Allison Pitinii Davis is the author of Line Study of a Motel Clerk (Baobab Press, 2017), a finalist for the National Jewish Book Award’s Berru Award for Poetry and the Ohioana Book Award, and Poppy Seeds (Kent State University Press, 2013), winner of the Wick Poetry Chapbook Prize. She holds fellowships from Stanford University’s Wallace Stegner program, the Fine Arts Work Center in Provincetown, and the Severinghaus Beck Fund for Study at Vilnius Yiddish Institute. Her poetry has appeared in Best American Poetry 2016, The New Republic, Crazyhorse, The Missouri Review, and elsewhere. She is a PhD student at the University of Tennessee.
THE MOTEL CLERK’S SON DRIVES OUT TO CHECK ON BUSINESS, 1977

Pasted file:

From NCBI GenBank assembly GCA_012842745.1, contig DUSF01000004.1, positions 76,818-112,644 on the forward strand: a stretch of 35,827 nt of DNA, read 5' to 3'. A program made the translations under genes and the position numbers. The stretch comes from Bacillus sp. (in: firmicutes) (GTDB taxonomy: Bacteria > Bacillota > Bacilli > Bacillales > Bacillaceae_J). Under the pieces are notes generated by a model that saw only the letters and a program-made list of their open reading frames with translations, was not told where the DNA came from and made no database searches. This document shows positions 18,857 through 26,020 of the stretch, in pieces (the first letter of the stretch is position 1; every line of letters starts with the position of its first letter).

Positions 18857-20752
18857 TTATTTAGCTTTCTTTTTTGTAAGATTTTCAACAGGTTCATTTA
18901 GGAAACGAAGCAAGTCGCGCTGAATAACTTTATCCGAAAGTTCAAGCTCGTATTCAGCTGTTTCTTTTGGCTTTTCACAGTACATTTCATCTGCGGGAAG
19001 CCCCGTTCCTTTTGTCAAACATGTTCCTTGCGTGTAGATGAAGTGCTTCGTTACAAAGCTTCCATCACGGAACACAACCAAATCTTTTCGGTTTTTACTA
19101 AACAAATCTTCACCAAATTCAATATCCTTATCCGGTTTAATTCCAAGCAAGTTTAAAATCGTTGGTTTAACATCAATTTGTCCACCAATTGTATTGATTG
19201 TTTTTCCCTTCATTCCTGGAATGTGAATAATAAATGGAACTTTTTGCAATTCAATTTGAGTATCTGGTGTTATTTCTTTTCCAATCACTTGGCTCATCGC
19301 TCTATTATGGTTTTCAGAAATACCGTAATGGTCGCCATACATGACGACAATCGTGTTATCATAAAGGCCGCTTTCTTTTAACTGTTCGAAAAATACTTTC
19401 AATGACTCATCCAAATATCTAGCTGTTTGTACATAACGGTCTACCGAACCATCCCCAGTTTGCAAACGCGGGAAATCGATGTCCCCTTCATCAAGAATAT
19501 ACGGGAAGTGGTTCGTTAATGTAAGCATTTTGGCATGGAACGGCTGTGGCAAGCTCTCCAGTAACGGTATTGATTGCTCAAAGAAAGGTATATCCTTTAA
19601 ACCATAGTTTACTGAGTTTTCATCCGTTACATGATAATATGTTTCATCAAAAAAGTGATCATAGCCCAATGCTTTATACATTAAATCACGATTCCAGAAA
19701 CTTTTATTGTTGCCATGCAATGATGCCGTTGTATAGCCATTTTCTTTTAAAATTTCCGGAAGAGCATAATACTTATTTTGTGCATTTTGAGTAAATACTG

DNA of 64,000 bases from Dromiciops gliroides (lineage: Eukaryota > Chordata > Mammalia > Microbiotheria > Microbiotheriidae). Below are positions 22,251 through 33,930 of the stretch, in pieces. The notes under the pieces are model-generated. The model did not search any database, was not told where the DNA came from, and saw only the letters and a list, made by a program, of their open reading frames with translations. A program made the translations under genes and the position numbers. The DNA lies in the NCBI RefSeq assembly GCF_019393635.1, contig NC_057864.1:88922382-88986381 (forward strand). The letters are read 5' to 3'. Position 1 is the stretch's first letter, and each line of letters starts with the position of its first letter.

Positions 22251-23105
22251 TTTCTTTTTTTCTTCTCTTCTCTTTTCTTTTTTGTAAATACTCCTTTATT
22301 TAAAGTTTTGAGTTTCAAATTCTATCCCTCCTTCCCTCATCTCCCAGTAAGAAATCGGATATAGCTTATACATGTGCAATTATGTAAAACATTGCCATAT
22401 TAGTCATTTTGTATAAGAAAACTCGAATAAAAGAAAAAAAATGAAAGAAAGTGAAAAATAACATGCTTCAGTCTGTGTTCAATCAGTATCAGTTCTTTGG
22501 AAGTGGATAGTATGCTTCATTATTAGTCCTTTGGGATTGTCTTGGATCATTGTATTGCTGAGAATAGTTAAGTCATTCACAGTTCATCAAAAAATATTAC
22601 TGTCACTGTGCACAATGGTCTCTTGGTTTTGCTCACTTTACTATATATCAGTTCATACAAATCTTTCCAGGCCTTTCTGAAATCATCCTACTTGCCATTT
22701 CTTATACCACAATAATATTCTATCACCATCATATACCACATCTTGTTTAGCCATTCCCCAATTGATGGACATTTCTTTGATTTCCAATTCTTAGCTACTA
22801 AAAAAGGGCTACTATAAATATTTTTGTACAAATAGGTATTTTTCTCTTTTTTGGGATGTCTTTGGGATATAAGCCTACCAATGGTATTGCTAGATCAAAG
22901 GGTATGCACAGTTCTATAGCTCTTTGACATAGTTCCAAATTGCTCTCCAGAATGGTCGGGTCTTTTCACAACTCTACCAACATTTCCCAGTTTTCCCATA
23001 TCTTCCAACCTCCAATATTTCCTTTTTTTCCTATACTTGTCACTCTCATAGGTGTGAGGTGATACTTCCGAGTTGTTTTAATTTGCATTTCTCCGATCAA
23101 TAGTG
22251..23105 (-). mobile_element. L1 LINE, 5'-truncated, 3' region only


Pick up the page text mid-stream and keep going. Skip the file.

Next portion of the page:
By Allison Pitinii DavisAdded: Thursday, October 27, 2016 / Used with permission. Photo by Ian Lanzillotti.
Before him, stickers fade across the bumper:
LAST ONE OUT OF TOWN, TURN OFF THE LIGHTS.
The last employer in Youngstown is the weather:
the truck behind him plows grey snow to the roadside
while another truck lays salt. Over and over, the radio says:
"Prevent fuel-line freeze up! You go or Sohio pays the tow."
The radio signal spans the city
now bisected by 680, runs from the West Side
widows prescribed shock treatment
after their husbands fell dead
on the lines to the East Side workers
who trained their white bosses then got the slip.
He pulls into the motel lot. Business is dead:
inside the office, he stares into the weather
hitting the window. A wrecking ball crashed
through the Sohio station across the street.
He says, "That's what you get for opening your mouth"
when it smiles back without its teeth.